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In my windows application i have a usercontrol, which in turn host few other usercontrols.

Just before the end of the main user control's constructor, i try to create a thread... but it does not appear to be created:

mainUserControl()
{
   var t=new Thread(ThreadJob);
   t.IsBackground=true;
   t.Start();
}


private void ThreadJob() 
{
   //Thread.Sleep(120000);
   //if(txtStatus.InvokeRequired) {
   //  txtStatus.Invoke(new MethodInvoker(delegate { txtStatus.Text="Thread started"; }));
   //}

   txtStatus.Text="sample";
 }

This code does not work: i take this as evidence that the thread is not spawned, as if it were then txtStatus.Text="sample"; would have thrown an exception.... right?

So what's happening here? Why isn't my thread being created?

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5 Answers 5

up vote 1 down vote accepted

My guess is, since you took out your delay, the thread is spawning, setting the value, and shutting down.

Accessing txtStatus.Text from the wrong thread is not guaranteed to throw, though. There are situations where you can access a property on a control from a background thread and it will not throw. (You still shouldn't do it, though!)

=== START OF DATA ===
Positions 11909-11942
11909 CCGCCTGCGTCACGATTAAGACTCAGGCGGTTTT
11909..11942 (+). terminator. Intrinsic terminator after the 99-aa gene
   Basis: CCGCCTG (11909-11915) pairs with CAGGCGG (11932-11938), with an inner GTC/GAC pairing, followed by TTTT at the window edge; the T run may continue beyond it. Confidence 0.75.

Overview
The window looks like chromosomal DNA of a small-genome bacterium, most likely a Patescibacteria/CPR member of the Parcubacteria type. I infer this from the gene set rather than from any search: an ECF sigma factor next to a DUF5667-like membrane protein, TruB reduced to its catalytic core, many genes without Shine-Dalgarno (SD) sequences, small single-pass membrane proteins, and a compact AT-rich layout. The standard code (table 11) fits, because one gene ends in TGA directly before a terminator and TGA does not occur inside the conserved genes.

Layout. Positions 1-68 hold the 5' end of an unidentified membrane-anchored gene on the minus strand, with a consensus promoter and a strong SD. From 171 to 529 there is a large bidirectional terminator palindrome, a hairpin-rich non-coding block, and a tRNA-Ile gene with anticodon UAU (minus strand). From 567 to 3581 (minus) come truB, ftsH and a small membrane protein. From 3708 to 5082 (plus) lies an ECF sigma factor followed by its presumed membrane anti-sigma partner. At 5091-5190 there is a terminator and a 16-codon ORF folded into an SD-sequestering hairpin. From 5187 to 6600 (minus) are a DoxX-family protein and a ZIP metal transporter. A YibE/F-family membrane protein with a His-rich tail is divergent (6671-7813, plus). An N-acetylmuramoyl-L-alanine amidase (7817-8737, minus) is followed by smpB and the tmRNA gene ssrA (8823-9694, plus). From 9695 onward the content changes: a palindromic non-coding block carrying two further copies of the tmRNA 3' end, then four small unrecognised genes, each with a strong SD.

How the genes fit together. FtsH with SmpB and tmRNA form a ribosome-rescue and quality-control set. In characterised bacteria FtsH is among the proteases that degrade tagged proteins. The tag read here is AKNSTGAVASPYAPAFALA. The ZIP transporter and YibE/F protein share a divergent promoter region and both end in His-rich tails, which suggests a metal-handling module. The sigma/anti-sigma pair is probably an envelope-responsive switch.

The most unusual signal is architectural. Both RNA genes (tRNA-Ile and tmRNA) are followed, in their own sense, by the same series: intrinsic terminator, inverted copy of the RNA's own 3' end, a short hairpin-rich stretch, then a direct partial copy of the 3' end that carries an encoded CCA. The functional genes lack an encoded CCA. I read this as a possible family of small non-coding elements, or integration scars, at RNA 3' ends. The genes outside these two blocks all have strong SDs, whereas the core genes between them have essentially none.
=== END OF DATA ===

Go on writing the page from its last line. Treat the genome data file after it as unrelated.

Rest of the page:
If you still believe the thread is not starting, you could try setting a breakpoint there - I'm fairly certain you'll see that it's hitting that point.

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It would not necessarily have thrown an exception. It might have, but then again it might have just failed to work. There's a reason why cross-thread UI access is discouraged: it's flaky and dangerous. Overall, not a good way to verify your program is set up the way you think it should be.

Use a breakpoint and a debugger...

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Or a Debug.WriteLine which will appear in the output window of VS. –  Richard Apr 8 '09 at 22:25
    
@Richard: yeah, that's good too. –  Shog9 Apr 8 '09 at 22:26

Background threads don't have access to UI thread created components generally. My suggestion is add a try catch to the ThreadJob, but best of all is to use a BackgroundWorker instead as this has been designed to access UI thread components directly (well, using unseen magic :-)

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That a Forms threading exception was not thrown is not good evidence your thread didn't run. Slightly better way to verify your thread running: Replace the assignment with a Console.Out.WriteLine("sample") and then check your console output.

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Are you not supposed to use the ThreadStart object?

As in:

Thread t = new Thread(new ThreadStart(ThreadJob));

I use the ThreadStart and ParamatizedThreadStart objects without issue, all the time. You should definately not being accessing the UI objects created in the other thread, unless you've disabled this exception, it should be thrown, as you correctly state, if your above thread is working as expected.

David

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